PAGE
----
Reading your article I was suddenly reminded of another set of heroes and would like to share with you another interesting supply chain in our country. It is rare to have heard of them because they are highly localised. They are a group of women called ‘Baasanwali’. Baasan here means utensils made of steel mainly. In India, the households use a lot of steel utensils for cooking, storing water, and many other uses. This has been tapped as an opportunity by this group of women. They are not an association like the dabbawalas, but they are independent in nature and work in families. You can find many such families atleast in the place where I came from. They are very interesting. They procure some of the latest models of steel cooking utensils from a local steel factory. They place them in a big basket and cover the basket with thin ropes or sometimes nothing. These women fold a small towel in the shape of a circle and place the basket on their heads. They carry the basket and walk around the households shouting what baasan they have in store. It is amazing how they balance these heavy loads on their head and walk through the streets.

    It is fascinating to know how they carry out the business. They go to each household who calls them and attend to their needs individually. The housewives give them the old and worn out clothes of the family members. The baasanwali takes the clothes and gives a utensil that she feels is of the same value as of all the clothes she collected. The housewives bargain on more utensils for the clothes and they cleverly persuade for more clothes in return. I will be able to explain to you in detail personally how this goes. They offer the best models and the housewives get them in exchange for old useless clothes. They later sell the clothes or use them. My family has been doing it for generations. And the same basaanwali’s family still visits my place till date since generations. It is a very traditional practice, however in recent times I observed a lot of change. You will be surprised to know they perform even reverse logistics. The housewives return the utensils to her if the quality is not good or there are holes in it or other problems. She either gets them repaired taking it back to the factory or she replaces it with a similar new utensil in a week’s time. She has saved my mother a lot of time in going to the steel utensil shops and buying them and to many other housewives. They visit once or twice in a month. Though all these utensils are available in retail outlets like big bazaar etc., we prefer buying from the baasanwali in exchange for old clothes and for the straight home delivery with an excellent option of exchange/ reverse logistics.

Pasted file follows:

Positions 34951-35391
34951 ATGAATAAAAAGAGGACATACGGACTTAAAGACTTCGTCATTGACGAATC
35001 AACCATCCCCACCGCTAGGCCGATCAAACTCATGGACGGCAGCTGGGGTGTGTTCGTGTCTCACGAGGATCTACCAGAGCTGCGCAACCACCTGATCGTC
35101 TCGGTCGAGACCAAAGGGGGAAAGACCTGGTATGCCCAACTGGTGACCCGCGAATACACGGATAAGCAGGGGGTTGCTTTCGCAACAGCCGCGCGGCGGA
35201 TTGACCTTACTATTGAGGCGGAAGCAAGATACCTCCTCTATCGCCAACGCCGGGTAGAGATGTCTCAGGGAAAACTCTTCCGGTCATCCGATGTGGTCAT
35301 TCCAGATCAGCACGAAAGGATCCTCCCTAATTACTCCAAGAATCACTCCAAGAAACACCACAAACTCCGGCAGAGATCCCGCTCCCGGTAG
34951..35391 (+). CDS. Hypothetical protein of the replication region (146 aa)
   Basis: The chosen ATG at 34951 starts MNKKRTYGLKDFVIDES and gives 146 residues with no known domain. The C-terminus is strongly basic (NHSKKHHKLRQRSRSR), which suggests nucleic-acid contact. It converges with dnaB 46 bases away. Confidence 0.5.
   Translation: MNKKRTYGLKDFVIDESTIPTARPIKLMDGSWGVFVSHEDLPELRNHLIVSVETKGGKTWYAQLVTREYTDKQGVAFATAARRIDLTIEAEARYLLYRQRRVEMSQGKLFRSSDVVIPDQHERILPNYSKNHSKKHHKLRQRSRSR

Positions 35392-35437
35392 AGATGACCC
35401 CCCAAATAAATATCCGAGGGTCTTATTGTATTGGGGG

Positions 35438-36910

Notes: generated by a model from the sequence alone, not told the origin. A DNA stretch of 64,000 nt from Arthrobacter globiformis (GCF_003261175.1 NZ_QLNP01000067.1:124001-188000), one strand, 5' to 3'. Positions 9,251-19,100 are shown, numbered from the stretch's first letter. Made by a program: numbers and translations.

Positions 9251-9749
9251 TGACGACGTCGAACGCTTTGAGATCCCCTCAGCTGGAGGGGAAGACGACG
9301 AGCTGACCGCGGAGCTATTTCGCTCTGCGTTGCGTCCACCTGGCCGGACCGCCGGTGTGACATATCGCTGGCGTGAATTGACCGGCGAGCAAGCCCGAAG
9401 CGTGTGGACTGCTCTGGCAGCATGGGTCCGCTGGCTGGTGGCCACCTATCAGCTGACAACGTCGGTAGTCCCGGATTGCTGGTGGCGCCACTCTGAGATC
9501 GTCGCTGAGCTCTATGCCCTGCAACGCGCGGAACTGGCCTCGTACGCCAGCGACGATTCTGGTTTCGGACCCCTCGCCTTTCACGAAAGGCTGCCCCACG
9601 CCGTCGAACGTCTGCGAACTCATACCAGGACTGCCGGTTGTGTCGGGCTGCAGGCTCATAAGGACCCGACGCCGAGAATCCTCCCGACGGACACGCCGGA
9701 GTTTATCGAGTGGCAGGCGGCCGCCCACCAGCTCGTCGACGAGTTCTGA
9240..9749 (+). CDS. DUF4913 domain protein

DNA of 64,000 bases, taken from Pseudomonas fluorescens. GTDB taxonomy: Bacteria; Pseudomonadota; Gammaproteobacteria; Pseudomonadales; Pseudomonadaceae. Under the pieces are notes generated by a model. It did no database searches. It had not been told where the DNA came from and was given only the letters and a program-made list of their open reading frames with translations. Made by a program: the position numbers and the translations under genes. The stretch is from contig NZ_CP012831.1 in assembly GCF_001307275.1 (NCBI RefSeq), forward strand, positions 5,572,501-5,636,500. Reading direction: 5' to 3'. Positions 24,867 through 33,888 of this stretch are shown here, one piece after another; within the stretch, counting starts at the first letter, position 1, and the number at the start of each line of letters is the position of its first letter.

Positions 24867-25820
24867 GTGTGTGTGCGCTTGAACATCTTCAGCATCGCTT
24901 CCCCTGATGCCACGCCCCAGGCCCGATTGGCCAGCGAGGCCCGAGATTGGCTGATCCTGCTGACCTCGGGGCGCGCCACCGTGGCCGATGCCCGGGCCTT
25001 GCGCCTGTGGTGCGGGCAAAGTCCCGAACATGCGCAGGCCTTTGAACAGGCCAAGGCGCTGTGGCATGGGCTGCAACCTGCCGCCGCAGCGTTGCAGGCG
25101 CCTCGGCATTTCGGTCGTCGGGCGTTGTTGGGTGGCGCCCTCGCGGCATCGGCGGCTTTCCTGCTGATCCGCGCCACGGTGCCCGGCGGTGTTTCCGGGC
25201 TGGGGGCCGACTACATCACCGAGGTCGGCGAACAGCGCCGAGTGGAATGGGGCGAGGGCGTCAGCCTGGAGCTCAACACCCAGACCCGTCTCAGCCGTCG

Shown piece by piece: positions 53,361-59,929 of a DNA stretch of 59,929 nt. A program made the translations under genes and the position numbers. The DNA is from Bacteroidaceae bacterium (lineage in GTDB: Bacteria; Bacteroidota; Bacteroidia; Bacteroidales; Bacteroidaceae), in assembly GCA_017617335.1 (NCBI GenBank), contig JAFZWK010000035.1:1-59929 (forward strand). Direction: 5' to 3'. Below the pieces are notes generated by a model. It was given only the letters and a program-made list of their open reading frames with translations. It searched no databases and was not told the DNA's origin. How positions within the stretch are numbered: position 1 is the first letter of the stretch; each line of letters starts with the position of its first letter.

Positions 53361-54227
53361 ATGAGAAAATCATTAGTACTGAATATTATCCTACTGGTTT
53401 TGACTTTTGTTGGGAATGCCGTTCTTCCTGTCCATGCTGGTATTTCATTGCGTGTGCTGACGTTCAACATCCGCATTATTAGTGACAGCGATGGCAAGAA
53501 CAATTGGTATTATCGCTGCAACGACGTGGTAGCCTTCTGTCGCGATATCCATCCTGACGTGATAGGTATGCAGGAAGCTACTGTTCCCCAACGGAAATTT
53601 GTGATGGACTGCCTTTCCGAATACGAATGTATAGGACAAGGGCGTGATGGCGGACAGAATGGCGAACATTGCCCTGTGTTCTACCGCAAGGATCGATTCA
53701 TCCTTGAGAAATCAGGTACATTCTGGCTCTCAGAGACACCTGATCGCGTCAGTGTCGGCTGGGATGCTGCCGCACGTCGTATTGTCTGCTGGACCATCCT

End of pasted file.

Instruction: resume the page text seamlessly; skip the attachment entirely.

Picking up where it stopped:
I find these women really fascinating. Their commitment won my heart as they walk in the hot sun bare foot taking heavy loads of steel utensils all neatly arranged in a basket. They just don’t sell away and go like over the counter sale. They sit and talk to the housewives, enquire about what kind of utensils they want, they ask about the children in the house , they discuss their problems and wants …..and in plain words they do the best CRM i’ve ever seen or heard of. They even ask when next to come and sometimes note down the days when they can visit that particular household. The whole family is involved in the trade. The men in the family help them get the utensils from the factory, the daughters and daughter in laws, if any, accompany these women and carry the old clothes in a similar fashion on head.

    If possible I would take their photographs and send them to you sir when possible. Personally, I like them a lot and I even spend time talking to them when they come home. I will be very pleased if you could study about them sometime if possible and can develop a model out of it or anything that would help these families. They may be very few in number but have touched several lives and made life easier for us. As truly quoted by you in the class, they are not the unorganised lot and it is really a lesson how organised these people are and the many set principles they work on in carrying out their trade.

    M.S.P Rani
    Gitam School of International Business

  2. Dabbawala’s… an organization which is performing with a sig sigma status is using the some principles of the supply chain that are Better, Faster and Cheaper, and they concentrated on the triple bottom line… and this mode of shipments cannot be copied to other cities, because the dabbawalas have understood what Mumbai is, and what the customer requirements are. Is this model can be copied??? i don’t think so.!!!!

  3. Ginto George says:

    Government should give them some credits in the forms of concessions and provide them some facilities which can help them..

Leave a Reply

Your email address will not be published. Required fields are marked *


Please type the text above: